The new Powers That Be soured him because they decreed that “listeners are stupid. [But I think that] the consumer is smarter than the industry, and they have been for years. No one has recognized that. Listeners are more brilliant than the people pushing the buttons.”
Cantore fumed over “the repetition, the lack of diversity in the programming, the contrived sound, the disconnect from the core — I would hear this stuff and take it to the uppers,” who routinely dismissed his complaints. “I’d stand on desks, go to GMs, to regional VPs of programming, and tell them, ‘You’re fucking up.’ They didn’t care.” What rattled Cantore was hearing from his listeners directly. They’d say, “I listen to you, and then when the music comes on I punch out,” that is, exit 91X because the music — “it was so friggin’ obvious” — was scripted. Cantore’s core liked him because he shared their enthusiasms for the music. Why that had to change he’ll never understand.
Sucking the dregs of his smoothie, Cantore is reluctant to open up about leaving 91X — “I don’t want to come off as bitter; I hate that.” He sums it up with three words: “It was time.” A mutual parting, but “Yeah, ultimately, they cut the cord.” He was replaced by Mat & Mahoney, a local show with two guys who had DJ gigs at Las Vegas radio stations. Last June, Hilary and her midday local show at 94.1 were replaced by Ryan Seacrest of American Idol fame. (Hilary refused comment for this story.)
Hurt, reeling for months, Cantore worked on his “spiritual practice,” bungalowed with family and friends, and found “true happiness in the water,” surfing. “I thought, silly me, I could walk out of 15 years’ radio experience and pick my [next] job. It was the absolute antithesis of that.” The phone rang once or twice. Even New York called. But he turned the offer down. He didn’t want to be chained to yet another corporate environment where the “same financial tightening” was occurring. He wasn’t about to uproot his family or leave Swami’s Point.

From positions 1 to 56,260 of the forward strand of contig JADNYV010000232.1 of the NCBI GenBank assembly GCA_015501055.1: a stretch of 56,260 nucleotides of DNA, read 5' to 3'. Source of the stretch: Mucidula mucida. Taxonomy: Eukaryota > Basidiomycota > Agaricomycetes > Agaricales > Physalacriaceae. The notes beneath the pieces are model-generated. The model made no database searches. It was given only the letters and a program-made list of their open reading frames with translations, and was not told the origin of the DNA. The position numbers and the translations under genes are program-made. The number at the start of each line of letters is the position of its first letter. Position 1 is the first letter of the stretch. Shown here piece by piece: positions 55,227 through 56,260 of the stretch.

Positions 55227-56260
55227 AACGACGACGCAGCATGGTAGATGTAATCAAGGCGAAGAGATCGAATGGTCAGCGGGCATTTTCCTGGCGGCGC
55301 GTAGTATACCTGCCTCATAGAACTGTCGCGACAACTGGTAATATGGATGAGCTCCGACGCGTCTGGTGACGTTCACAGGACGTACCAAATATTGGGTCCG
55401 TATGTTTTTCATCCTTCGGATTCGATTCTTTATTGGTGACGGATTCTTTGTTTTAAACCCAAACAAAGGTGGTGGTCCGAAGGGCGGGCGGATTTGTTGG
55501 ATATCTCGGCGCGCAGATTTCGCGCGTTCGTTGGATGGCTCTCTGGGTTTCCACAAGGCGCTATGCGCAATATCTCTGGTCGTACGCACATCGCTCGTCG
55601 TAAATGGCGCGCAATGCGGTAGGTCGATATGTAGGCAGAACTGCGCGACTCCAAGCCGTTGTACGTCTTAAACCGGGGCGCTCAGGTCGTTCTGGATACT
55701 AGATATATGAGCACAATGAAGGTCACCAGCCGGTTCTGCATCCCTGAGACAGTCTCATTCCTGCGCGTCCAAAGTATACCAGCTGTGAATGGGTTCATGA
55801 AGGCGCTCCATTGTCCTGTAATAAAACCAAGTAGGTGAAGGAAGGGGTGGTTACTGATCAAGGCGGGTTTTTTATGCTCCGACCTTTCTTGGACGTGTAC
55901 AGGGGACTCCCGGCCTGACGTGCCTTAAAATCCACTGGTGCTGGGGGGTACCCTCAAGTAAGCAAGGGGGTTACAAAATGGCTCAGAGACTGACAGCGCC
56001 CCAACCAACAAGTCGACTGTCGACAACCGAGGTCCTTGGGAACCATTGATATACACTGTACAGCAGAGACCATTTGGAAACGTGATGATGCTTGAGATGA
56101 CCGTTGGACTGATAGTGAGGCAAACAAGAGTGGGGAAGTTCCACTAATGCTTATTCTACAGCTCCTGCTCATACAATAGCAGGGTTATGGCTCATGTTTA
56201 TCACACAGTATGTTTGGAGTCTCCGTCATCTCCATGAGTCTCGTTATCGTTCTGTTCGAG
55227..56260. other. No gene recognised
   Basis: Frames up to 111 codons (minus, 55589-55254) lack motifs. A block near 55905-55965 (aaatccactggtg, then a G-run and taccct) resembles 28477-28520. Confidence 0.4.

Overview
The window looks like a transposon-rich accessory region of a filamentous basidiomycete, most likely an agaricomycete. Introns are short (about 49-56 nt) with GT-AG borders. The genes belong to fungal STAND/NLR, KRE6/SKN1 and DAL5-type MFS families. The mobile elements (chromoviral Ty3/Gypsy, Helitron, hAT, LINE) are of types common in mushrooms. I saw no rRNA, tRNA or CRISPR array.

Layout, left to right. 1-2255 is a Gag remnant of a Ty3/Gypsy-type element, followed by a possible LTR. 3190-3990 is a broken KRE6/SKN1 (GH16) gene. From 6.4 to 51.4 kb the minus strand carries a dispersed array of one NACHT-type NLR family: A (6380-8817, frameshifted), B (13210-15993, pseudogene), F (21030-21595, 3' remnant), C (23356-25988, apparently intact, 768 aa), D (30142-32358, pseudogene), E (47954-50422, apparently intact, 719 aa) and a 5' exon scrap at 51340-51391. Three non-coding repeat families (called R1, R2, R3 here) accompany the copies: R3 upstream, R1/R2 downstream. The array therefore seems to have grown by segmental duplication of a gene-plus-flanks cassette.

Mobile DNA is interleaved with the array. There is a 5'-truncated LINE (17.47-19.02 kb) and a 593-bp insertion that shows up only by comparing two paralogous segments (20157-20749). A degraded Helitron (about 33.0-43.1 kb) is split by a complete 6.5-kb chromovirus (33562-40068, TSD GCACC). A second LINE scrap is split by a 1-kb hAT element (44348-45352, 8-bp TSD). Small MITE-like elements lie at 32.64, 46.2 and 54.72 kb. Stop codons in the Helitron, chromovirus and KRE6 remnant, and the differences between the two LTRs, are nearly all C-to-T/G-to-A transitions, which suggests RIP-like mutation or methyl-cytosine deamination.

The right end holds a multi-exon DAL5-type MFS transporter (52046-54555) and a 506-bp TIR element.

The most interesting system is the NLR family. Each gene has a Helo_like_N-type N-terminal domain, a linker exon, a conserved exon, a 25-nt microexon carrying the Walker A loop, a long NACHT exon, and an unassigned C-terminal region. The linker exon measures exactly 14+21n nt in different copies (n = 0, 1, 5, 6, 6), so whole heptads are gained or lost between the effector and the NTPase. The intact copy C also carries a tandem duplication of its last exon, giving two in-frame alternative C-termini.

What was San Diego’s most famous under-40 jock, with an audience in the thousands, going to do, especially in a radio world that had pigeonholed him as an alternative-rock guru at 91X? If he wouldn’t change, would the format?
DEREGULATION AND PROFIT: BRING ON THE TURMOIL
The departure of Chris Cantore and Hilary Chambers from San Diego’s airwaves may have been a long time in coming, but come it has, to them, and to other veterans. The first inklings of turmoil began in 1996 with the Telecommunications Act, which deregulated the ownership structure of public media and opened the gates to corporate takeovers of local radio stations as investments. Jacor Communications was the first media conglomerate to own a pocketful of radio stations, purchasing 9 of them in the 1990s, including 91X. Clear Channel purchased Jacor in 1999, then, using loopholes in leasing agreements to own and operate stations in Mexico, bought another 13. By 2004, Clear Channel had cornered nearly 45 percent of local radio stations, three times the market share of its nearest competitor. In 2005, the Federal Communications Commission ruled that Clear Channel had to divest its Mexican-leased properties. That meant selling 91X, Jammin’ Z90, and Magic 92.5, which Clear Channel did to Finest City Broadcasting.